Fairchild PT-19 Cornell

MAPS Member Bill Everett during PT-19 training, Chickasha Field, Oklahoma, 1944
• photos courtesy W. Everett

Aircraft Background:
First developed in 1938 as a civilian aircraft (the M-62), orders for this rugged primary trainer grew rapidly with the onset of World War II.  By war's end, over 7,000 Cornells variants were produced.  Cornells were supplied to Canada, Norway, Brazil, Ecuador, and Chile.  To keep up with demand, they were built under license by Aeronca, Howard, St. Louis Aircraft Corporation and Fleet Aircraft, Ltd.

Aircraft History:




The PT-19A (serial number 43-31365) was a gift to MAPS by Barbara Bergstrom of Cleveland. It was disassembled and transported to MAPS in April 2002.  photos Bruce Balough 

working on the rudder pedal linkage assembly • photo Rick Willaman

with the wing center section done, work starts on the port (left) wing • photo Rick Willaman

rudder before cleaning and metal work • photo /strong> James Kohan

rudder after cleaning and metal work • photo James Kohan

MAPS Member Carl working on the PT-19's 175hp Ranger engine • photo James Kohan

The center spar of the PT-19 is completely made of laminated mahogany.  With the consumption of luxury goods down during the war, many companies found themselves working in new areas.  The Baldwin Piano company of Cincinnati, with its years of wood-working experience, was 'drafted' into helping produce the wood components that went into the PT-19 and other aircraft.   photo John Ashley

For a partial list of consumer goods companies that were drawn into the war effort, and produced goods in Ohio, click here

MAPS Father & Son team working on the PT-19 center spar • photo James Kohan

MAPS Father & Son team working on the PT-19 center spar • photo James Kohan

Elder half of the MAPS Father & Son team working on the PT-19 center spar • photo James Kohan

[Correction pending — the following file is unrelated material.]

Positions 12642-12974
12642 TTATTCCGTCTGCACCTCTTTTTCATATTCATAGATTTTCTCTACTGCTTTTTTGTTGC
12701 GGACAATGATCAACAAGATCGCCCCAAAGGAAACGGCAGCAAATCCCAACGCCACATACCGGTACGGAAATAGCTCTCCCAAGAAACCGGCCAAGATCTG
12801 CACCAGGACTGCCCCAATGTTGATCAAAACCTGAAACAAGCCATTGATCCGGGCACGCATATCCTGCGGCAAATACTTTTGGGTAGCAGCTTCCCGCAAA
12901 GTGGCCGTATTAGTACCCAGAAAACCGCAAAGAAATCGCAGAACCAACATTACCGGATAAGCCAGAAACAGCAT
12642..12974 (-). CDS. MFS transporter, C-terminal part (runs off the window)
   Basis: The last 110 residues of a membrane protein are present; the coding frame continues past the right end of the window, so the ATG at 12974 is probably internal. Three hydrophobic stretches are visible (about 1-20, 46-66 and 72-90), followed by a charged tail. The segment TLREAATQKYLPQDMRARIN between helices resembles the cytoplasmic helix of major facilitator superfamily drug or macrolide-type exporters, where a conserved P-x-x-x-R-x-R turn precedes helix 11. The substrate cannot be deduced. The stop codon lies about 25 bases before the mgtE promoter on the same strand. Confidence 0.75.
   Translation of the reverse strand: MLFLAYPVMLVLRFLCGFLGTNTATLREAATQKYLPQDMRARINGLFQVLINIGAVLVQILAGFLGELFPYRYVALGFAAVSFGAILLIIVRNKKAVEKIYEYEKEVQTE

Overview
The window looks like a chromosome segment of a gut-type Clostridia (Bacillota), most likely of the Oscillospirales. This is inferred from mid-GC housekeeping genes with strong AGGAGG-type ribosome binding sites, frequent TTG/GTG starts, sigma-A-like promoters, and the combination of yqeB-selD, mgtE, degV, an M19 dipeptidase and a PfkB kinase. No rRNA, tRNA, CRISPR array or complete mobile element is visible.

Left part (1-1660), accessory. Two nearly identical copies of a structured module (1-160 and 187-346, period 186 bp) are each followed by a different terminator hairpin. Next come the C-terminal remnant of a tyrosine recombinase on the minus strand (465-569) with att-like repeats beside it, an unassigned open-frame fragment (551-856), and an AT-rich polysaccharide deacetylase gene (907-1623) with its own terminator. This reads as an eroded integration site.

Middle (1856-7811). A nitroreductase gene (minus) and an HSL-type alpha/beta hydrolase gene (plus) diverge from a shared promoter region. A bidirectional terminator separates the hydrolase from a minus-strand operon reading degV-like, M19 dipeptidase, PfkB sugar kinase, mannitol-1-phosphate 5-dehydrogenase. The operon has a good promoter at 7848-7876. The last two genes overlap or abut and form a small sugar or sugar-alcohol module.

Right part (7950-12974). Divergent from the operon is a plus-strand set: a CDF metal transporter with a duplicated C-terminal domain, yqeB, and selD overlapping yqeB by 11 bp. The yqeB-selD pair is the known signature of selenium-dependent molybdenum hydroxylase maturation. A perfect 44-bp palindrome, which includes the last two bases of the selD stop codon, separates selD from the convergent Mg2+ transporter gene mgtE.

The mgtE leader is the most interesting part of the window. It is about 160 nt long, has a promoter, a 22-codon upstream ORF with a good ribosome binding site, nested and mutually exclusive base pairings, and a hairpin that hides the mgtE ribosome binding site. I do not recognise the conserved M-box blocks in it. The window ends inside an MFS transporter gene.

Span: 36 ft.
Length: 27 ft. 8 in.
Height: 7 ft. 9 in.
Weight: 2,450 lbs. loaded
Armament: none
Engines: Ranger L-440 of 175 hp.
Crew: Two
Serial Number: 43-31365

Maximum speed: 124 mph.
Cruising speed: 106 mph.
Range: 480 miles
Service Ceiling: 16,000 ft.

Crew Chief: Jerry Saunders

Crew Chief's Update (Restoration Progress):
03/02/2008 With major work on the wing center section done, we've brought the left wing into the restoration workshop for our crack woodworkers to start on.  Work is also continuing on the fuselage, focusing on the rudder pedal linkages.

05/29/2007 Work continues on the wooden center spar.  This is some additional work being done to smaller wooden assemblies that will attach to the fuselage later.

04/28/2007 Work continues on the wooden center spar, control surfaces, and engine cleaning.  We had a nice visitor today, a MAPS member from the Akron / Canton area that restored and flew his own PT-26 (a canopied version of the PT-19) in the mid-1950s.  We're hoping that he's able to come back and give us some of his time, but he's currently working on a 2/3 scale P-51, so we don't know if he will be able to or not. of the aircraft has been media blasted by U.S. Technology of Canton and is being cleaned while work starts on the center section.

Copyright 2007 MAPS Air Museum